Norfolk cops: Weston didn't kill woman in Virginia

Posted: November 04, 2011

LINDA ANN WESTON is not expected to be charged with murder in the 2008 death of a woman in Virginia, police there said yesterday.

Norfolk police spokesman Chris Amos said that a review of Maxine Lee's death, which could be completed today, shows that Lee died of natural causes - specifically bacterial meningitis - as previously ruled.

"We're not going to fabricate something," he said. "There's nothing there. We're not going to charge her with murder."

He said that homicide investigators reviewed the medical examiner's report, previous statements given to police and other paperwork.

Weston, 51, was arrested here Oct. 15 after four mentally disabled adults were found locked and malnourished in a Tacony sub-basement boiler room.

She had been convicted in 1984 of third-degree murder in the starvation death three years earlier of her sister Venus' boyfriend, whom she locked in the sisters' hallway closet for two months.

Maxine Lee grew up in Philadelphia and was 39 when she was found dead Nov. 13, 2008, in a house she shared with Weston and two other women in Norfolk.

On the day Lee died, Weston and the two other women fled the house, landlord Mohammad Zarandi, 54, has said. He said that Weston had told him that she was taking care of her three housemates.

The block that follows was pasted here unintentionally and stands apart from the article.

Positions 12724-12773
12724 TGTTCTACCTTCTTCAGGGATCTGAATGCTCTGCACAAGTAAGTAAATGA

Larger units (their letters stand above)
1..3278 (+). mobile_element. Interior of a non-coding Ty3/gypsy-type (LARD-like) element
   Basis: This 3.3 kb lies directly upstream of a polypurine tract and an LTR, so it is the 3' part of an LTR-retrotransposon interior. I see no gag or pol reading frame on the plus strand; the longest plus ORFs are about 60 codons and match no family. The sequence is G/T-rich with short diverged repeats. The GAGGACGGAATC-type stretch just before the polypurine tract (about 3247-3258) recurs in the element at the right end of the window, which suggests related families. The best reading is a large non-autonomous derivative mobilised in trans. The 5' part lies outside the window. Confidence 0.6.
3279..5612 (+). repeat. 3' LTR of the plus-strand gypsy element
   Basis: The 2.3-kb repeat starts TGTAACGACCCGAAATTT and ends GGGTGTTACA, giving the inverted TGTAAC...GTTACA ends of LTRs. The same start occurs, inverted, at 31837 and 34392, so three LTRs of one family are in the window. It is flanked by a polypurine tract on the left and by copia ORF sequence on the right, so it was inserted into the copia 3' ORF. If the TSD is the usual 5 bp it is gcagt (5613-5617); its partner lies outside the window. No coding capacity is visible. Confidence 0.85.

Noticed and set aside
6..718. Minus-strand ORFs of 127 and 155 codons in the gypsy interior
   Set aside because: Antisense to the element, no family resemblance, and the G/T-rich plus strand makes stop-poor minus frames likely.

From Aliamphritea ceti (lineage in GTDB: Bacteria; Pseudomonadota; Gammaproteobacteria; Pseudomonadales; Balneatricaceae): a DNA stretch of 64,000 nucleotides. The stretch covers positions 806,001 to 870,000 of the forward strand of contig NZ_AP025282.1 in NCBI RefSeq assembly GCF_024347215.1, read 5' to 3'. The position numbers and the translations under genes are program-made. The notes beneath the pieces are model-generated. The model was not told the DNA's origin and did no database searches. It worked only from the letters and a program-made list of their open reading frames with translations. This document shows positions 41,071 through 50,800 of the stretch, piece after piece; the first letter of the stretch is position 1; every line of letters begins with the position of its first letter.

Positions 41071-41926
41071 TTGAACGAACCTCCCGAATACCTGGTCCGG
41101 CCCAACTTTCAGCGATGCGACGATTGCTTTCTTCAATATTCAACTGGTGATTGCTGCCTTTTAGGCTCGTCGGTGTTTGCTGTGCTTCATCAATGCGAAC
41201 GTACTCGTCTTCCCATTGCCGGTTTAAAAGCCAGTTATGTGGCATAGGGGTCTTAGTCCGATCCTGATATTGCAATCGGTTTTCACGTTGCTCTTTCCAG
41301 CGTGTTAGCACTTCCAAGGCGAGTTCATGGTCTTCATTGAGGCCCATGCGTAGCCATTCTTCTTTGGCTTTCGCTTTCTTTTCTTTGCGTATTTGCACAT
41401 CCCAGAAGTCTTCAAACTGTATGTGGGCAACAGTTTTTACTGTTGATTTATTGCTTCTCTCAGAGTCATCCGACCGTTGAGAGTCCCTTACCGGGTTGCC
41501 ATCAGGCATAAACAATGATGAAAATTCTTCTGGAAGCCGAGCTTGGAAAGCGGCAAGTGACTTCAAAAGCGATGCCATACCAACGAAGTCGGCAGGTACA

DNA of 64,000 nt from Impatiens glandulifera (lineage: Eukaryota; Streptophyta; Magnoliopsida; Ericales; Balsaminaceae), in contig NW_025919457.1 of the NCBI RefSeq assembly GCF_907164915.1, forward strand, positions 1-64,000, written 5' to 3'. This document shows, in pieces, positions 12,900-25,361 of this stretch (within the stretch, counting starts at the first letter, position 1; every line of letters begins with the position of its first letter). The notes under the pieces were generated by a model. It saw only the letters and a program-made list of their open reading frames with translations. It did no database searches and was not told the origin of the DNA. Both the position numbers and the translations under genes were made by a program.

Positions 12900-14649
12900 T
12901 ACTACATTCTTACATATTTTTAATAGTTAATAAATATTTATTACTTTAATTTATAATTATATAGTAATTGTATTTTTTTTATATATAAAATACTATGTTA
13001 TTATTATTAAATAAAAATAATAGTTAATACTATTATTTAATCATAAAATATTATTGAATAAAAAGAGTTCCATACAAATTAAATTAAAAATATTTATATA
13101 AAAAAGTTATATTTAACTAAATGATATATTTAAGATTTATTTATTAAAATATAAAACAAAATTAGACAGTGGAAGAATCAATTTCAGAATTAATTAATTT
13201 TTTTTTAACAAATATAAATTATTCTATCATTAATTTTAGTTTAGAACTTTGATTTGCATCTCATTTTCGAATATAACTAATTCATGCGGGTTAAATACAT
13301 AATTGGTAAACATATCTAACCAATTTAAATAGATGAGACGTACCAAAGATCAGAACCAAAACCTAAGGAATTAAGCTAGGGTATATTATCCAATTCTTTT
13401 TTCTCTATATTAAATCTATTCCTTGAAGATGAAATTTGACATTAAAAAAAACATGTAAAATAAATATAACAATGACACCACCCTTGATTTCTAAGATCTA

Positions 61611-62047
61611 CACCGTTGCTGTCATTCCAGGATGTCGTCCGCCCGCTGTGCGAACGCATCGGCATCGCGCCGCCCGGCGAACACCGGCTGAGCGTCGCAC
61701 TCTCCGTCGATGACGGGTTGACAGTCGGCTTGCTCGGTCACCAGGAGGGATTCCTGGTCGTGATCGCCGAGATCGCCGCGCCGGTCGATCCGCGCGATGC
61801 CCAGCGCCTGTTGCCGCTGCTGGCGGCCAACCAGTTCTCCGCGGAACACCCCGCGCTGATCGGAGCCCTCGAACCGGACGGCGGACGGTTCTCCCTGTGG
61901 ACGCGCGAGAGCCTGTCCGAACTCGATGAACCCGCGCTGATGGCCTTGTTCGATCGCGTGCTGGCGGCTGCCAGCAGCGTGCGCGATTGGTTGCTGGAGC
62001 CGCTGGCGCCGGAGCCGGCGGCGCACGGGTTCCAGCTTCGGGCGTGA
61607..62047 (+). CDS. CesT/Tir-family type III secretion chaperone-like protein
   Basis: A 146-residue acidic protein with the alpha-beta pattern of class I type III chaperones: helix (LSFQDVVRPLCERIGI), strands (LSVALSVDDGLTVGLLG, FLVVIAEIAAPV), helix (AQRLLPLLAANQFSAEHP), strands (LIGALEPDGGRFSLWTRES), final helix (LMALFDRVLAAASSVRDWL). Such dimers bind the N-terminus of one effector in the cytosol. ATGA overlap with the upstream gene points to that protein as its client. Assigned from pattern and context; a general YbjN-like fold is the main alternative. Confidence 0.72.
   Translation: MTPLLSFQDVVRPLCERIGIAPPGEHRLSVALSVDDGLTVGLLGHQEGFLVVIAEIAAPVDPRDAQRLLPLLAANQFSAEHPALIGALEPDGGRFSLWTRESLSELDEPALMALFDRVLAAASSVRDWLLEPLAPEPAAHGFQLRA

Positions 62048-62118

Tracey Lee, Maxine's sister, said yesterday that she was shocked by the Norfolk police findings. "I wasn't expecting to hear that," she said. "There's got to be more to it; there's got to be."

Tracey, 39, previously said that her sister was not disabled. She said that Maxine liked to travel and "drifted in the wrong crowd," and was reported missing by her family in 2006. She said that her sister was cremated in Philadelphia after the family learned of her death.

Zarandi has said that after Weston fled, he found a letter in the house that said: "Linda didn't take good care of the girl. That's why she died." He believes that one of the other women wrote the letter.

But police spokesman Amos said that charging "someone with murder can't be based on a hunch in some letter." Forensic evidence, he said, showed that Lee had died of meningitis.

Zarandi yesterday said that he didn't think the police findings would matter in the long run, given what Weston faces in Philadelphia. "I don't think she's going to see the light of day soon," he said.

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